Books about music are plentiful this summer, so if you're a music fan who's headed to the beach anytime soon, you shouldn't have any problem finding something to read while you're sprawled on the sand. We've written before about a couple of books that would make great seaside reading: A Visit From the Goon Squad, the award-winning novel by Jennifer Egan about a former punk rock star who wonders what happened to his fame, and Keith Spera's Groove Interrupted, a nonfiction look at the post-Katrina lives of some of New Orleans' musical greats. Those recommendations are ongoing, and here are a few current music-themed books for your sunburning pleasure.
Year Zero: A Novel by Rob Reid (Del Ray, 384 pages, $25).
In this brilliant satire by the founder of Listen.com and Rhapsody.com, aliens travel to Earth from the planet Zinkiwu to make a deal for all of humanity's music. It turns out that since 1977, when other planets began receiving broadcasts of our popular music, human tunes have become the most popular thing in the universe — and so important that the aliens call the year they first heard our music Year Zero, designating a new beginning for every living thing. The aliens' representatives, named Carly and Frampton, make their way to the office of Nick Carter, a patent and copyright lawyer whom the aliens mistook for the former lead singer of the Backstreet Boys. Carly and Frampton want rights to all human music ever copyrighted, unaware of such possible complications as greed, tortuous court proceedings, corporate egos, and the record business' slow-witted self-importance. The novel is filled with funny rock references and asides, but at heart it's a sly, serious — and seriously hilarious — look at the state of the once-powerful music industry and how its leaders wrecked it while making ham-fisted attempts to deal with music "piracy." 0x000A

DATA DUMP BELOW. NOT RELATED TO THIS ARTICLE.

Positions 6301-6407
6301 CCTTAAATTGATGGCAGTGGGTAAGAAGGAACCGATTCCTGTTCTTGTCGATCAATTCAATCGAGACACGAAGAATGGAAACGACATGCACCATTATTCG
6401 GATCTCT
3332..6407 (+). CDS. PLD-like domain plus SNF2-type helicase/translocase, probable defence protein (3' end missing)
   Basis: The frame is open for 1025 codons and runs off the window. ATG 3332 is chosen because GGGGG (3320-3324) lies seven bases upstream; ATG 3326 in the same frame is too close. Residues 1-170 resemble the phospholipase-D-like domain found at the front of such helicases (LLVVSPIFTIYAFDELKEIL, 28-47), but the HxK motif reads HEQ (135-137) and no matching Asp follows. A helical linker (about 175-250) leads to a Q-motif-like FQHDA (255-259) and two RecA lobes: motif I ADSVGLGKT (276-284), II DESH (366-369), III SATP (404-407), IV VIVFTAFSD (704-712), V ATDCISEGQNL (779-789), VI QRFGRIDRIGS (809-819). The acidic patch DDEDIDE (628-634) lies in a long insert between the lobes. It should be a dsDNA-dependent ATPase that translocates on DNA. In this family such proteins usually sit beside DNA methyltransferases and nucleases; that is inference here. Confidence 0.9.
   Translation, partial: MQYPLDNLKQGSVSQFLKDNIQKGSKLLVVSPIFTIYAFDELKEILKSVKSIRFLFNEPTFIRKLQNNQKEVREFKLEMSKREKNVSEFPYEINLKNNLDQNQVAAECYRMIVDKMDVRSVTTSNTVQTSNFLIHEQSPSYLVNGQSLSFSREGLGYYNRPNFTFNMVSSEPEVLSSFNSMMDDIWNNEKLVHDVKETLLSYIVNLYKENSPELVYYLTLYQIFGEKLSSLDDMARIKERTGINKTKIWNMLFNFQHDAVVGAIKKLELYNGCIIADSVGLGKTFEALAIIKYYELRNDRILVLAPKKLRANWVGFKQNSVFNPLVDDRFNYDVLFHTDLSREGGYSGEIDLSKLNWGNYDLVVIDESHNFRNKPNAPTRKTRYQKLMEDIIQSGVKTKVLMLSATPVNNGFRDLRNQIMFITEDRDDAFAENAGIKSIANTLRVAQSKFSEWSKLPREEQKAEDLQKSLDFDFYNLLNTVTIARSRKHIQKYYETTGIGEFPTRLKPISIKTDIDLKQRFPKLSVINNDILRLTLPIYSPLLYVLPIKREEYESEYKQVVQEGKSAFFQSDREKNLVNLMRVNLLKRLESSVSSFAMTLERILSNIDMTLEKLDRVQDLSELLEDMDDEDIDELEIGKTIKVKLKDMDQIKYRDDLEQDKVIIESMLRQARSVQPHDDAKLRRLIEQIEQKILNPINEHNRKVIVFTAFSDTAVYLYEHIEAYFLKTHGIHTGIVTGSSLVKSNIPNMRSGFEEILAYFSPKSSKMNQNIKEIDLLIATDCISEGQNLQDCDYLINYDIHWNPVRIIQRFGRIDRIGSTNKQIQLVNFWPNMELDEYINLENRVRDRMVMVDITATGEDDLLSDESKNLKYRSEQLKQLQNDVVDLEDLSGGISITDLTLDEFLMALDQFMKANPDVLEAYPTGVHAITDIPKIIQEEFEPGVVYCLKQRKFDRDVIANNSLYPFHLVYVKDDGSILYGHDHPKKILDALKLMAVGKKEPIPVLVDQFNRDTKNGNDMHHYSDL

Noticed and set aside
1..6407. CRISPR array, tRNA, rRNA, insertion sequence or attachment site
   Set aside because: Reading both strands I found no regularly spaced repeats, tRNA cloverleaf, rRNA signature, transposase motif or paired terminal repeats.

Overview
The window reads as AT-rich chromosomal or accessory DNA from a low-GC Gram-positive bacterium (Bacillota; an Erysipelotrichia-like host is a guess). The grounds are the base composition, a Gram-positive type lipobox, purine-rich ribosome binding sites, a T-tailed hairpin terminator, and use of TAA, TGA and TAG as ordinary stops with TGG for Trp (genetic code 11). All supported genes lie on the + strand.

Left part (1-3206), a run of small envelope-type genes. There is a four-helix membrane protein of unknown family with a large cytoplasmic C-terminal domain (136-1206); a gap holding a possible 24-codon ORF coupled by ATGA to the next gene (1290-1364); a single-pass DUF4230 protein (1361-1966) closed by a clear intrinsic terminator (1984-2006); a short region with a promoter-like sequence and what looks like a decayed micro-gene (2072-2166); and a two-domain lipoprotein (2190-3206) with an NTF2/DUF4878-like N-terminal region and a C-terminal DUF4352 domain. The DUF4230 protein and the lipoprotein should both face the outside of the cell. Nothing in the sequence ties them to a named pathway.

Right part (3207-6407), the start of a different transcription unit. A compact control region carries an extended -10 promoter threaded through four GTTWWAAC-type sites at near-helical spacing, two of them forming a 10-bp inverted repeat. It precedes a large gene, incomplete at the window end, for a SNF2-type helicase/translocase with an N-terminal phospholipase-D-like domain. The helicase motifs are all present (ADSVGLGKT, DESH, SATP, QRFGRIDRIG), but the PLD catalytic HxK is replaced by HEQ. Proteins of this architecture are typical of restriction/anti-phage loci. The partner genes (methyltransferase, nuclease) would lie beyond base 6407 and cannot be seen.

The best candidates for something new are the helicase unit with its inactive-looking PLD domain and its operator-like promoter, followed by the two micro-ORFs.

Love Goes to Buildings on Fire: Five Years in New York That Changed Music Forever by Will Hermes (Faber & Faber, 384 pages, $16).
K, a friend and longtime music writing aficionado whose opinion I respect, tells me I really need to include this book in our beach music round-up. I know better than to argue, so here goes. K says this history of music in New York City in the mid-1970s is one of the best, and as complete a look at that particularly fertile era and place as he's seen anywhere. The city suddenly became a music lab in which disco, punk, salsa and hip-hop were, for all intents and purposes, invented. Add to that the city's now legendary loft jazz scene, and classical composers reinventing minimalism — all amid the city's financial breakdown, rampant crime, and cheap rents — and you get a portrait of one of our era's greatest spurts of creativity, exploration and experimentation. The book, says K, puts the burst of new music within the context of a rapidly changing culture, reflected in everything from drug use to hairstyles to city planning and wars against graffiti artists in the subways. K has convinced me, and this is the next book I'm picking up.
Big Day Coming: Yo La Tengo and the Rise of Indie Rock by Jesse Jarnow (Gotham, 368 pages, $18).
Hard to believe, but Yo La Tengo has been around three decades as part of the rock "underground," for lack of a better term. Essentially, Yo La Tengo (the only rock group so far to inspire bumper stickers urging the band to run for President) helped take the '80s' alternative rock attitude of being independent of rapacious music corporations, and made it work as way of life. Without a single hit on pop radio, and playing a mind-boggling variety of types of music that eschews corporate formulas, Yo La Tengo — i.e., husband-and-wife Ira Kaplan and Georgia Hubley and accomplices — have patiently built a worldwide following of loyal fans who, as far as mainstream culture is concerned, may as well be invisible despite the millions of Yo La Tengo records they've bought. The book looks at the loosely connected web of bands, small labels, college radio stations, clubs, deejays, promoters and journalists who helped create the diverse foundation of what we now think of as the Indie Rock universe. Yo La Tengo has been there the whole way, serving as inspiration, innovators and beneficiaries of the indie revolution. It helped too, of course, that Kaplan (who also is a former music journalist) and Hubley are such creative, unpredictable and dedicated musicians. That comes across loud and clear in this finely written, perceptive book of essential rock history.
Is it necessary to use curse language when reviewing a children's musical?